Mennecart B.,University of Fribourg |
Becker D.,Section dArcheologie et Paleontologie |
Berger J.-P.,University of Fribourg
Swiss Journal of Geosciences | Year: 2011
The primitive ruminant genus Iberomeryx is poorly documented, as it is essentially only known from rare occurrences of dental remains. Therefore, the phylogeny and palaeobiology of Iberomeryx remain rather enigmatic. Only two species have been described: the type species I. parvus from the Benara locality in Georgia, and the Western European species I. minor reported from France, Spain, and Switzerland. Iberomeryx savagei from India has recently been placed in the new genus Nalameryx. All these localities are dated to the Rupelian and correspond mainly to MP23 (European mammal reference level). Based on the short height of the tooth-crown and the bunoselenodont pattern of the molars, Iberomeryx has often been considered as a folivore/frugivore. The I. minor remains from Soulce (NW Switzerland) are preserved in Rupelian lacustrine lithographic limestones. One specimen from this locality represents the most complete mandible of the taxon with a partially persevered ramus. Moreover, the unpreserved portion of the mandible left an imprint in the sediment, permitting the reconstruction of the mandible outline. Based on a new description of these specimens, anatomical comparisons and Relative Warp Analysis (24 landmarks) of 94 mandibles (11 fossil and 83 extant) from 31 ruminant genera (10 fossil and 21 extant) and 40 species (11 fossil and 29 extant), this study attempts a preliminary discussion of the phylogeny and the diet of the species I. minor. The results permit to differentiate Pecora and Tragulina on the first principal component axis (first Relative warp) on behalf of the length of the diastema c/cheek teeth, the length of the premolars and the angular process. The mandible shape of I. minor is similar to those of the primitive Tragulina, but it differs somewhat from those of the extant Tragulidae, the only extant family in the Tragulina. This difference is essentially due to a stockier mandible and a deeper incisura vasorum. However, in consideration of the general pattern of its cheek teeth, I. minor as well as possibly Nalameryx should be considered to represent the only known primitive Tragulidae from the Oligocene. Moreover, I. minor should have been a selective browser (fruit and dicot foliage) but, similarly to small Hypertragulidae and Tragulidae, may also have exceptionally consumed animal matter. © 2010 Swiss Geological Society.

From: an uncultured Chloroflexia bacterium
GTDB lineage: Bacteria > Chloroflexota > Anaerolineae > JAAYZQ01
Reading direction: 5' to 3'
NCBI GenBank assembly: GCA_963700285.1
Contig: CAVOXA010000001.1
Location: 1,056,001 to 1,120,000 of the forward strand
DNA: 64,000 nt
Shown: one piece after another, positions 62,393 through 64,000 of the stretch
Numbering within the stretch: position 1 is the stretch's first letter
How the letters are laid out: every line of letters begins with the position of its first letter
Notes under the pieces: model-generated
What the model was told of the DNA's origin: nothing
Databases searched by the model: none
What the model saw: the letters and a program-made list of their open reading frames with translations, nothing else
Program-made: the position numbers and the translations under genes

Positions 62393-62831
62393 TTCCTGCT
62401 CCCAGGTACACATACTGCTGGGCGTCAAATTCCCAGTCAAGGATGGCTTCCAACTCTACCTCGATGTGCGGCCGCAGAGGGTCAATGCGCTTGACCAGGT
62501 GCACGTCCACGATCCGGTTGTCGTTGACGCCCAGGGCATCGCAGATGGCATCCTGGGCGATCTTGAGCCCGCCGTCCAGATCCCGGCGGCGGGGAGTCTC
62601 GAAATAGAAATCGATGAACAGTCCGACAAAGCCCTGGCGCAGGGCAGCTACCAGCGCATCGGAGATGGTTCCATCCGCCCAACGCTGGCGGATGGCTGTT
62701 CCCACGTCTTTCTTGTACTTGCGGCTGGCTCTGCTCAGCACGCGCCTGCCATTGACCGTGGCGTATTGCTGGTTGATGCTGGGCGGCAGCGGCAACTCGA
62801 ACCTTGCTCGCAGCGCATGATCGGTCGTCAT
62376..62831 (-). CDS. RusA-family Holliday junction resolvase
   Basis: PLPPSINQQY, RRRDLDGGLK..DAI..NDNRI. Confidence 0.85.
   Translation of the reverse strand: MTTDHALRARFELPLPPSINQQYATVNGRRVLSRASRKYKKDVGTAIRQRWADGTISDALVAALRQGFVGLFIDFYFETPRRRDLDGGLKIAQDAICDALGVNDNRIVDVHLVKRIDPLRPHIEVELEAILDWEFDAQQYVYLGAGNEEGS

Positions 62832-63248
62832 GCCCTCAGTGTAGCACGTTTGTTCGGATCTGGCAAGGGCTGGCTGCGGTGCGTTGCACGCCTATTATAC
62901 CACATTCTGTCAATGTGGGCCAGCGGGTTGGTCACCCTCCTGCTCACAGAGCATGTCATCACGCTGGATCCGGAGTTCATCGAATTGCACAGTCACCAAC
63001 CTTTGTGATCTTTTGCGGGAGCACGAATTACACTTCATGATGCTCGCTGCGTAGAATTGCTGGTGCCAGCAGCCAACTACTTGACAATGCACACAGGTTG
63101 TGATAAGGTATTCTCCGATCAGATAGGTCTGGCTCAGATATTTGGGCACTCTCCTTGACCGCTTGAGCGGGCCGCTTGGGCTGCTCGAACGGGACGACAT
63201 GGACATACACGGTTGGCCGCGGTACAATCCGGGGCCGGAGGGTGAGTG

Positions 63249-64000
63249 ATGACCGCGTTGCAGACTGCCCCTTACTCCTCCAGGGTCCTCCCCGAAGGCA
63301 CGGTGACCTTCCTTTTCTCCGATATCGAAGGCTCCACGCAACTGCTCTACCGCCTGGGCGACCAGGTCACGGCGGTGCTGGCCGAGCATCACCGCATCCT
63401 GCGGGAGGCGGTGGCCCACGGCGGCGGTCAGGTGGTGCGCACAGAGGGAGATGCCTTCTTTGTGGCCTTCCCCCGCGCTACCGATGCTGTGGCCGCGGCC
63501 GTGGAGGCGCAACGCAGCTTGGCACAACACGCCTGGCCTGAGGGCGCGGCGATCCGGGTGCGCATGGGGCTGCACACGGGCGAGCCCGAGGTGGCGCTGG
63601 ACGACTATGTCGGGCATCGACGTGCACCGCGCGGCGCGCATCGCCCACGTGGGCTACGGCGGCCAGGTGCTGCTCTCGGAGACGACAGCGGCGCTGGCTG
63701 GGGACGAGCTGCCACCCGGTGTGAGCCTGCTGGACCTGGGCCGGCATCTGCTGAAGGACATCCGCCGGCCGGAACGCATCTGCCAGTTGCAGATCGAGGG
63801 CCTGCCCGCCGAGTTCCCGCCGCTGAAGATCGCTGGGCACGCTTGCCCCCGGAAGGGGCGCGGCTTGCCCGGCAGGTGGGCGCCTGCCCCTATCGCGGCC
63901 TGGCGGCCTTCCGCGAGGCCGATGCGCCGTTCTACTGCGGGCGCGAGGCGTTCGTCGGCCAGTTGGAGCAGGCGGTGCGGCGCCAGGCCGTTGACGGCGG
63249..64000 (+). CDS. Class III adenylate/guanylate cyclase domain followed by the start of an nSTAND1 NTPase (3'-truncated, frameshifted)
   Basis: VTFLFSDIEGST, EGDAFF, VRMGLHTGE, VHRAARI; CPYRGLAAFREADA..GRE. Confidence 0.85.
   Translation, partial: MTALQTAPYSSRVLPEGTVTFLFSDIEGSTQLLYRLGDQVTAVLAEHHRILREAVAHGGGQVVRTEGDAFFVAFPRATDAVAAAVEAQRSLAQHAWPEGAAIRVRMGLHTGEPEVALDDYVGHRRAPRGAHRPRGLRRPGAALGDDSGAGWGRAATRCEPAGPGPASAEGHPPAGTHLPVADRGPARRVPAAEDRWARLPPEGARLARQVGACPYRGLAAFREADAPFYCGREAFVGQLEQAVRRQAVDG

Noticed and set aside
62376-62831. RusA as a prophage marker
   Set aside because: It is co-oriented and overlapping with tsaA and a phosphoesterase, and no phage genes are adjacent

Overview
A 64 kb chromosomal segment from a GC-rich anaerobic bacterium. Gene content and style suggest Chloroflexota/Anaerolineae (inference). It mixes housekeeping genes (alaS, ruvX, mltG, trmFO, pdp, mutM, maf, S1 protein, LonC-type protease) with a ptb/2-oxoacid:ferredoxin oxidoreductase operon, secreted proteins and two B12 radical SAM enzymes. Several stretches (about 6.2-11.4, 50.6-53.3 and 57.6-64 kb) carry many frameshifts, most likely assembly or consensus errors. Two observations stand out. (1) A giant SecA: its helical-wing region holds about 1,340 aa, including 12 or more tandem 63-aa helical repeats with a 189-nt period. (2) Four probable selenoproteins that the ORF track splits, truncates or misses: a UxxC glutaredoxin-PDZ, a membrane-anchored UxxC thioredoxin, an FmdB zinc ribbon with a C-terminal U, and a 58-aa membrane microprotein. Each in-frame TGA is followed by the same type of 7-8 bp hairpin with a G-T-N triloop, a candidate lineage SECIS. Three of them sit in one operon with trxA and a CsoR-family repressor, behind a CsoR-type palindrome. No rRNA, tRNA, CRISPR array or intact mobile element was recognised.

Scherler L.,Section dArcheologie et Paleontologie |
Mennecart B.,University of Fribourg |
Hiard F.,University of Fribourg |
Becker D.,Musee Jurassien des science Naturelles
Swiss Journal of Geosciences | Year: 2013
The biostratigraphy and diversity patterns of terrestrial, hoofed mammals help to understand the transition between the Palaeogene and the Neogene in Western Europe. Three phases are highlighted: (1) the beginning of the Arvernian (Late Oligocene, MP25-27) was characterised by a "stable" faunal composition including the last occurrences of taxa inherited from the Grande Coupure and of newly emerged ones; (2) the latest Arvernian (Late Oligocene, MP28-30) and the Agenian (Early Miocene, MN1-2) saw gradual immigrations leading to progressive replacement of the Arvernian, hoofed mammals towards the establishment of the "classical" Agenian fauna; (3) the beginning of the Orleanian (Early Miocene, MN3-4) coincided with the African-Eurasian faunal interchanges of the Proboscidean Datum Events and led to complete renewal of the Agenian taxa and total disappearance of the last Oligocene survivors. Faunal balances, poly-cohorts and particularly cluster analyses emphasise these three periods and define a temporally well-framed Oligocene-Miocene transition between MP28 and MN2. This transition started in MP28 with a major immigration event, linked to the arrival in Europe of new ungulate taxa, notably a stem group of "Eupecora" and the small anthracothere Microbunodon. Due to its high significance in the reorganisation of European, hoofed-mammal communities, we propose to name it the Microbunodon Event. This first step was followed by a phase of extinctions (MP29-30) and later by a phase of regional speciation and diversification (MN1-2). The Oligocene-Miocene faunal transition ended right before the two-phased turnover linked to the Proboscidean Datum Events (MN3-4). Locomotion types of rhinocerotids and ruminants provide new data on the evolution of environments during the Oligocene-Miocene transition and help understand the factors controlling these different phases. Indeed, it appears that the faunal turnovers were primarily directed by migrations, whereas the Agenian transitional phase mainly witnessed speciations. © 2013 Swiss Geological Society.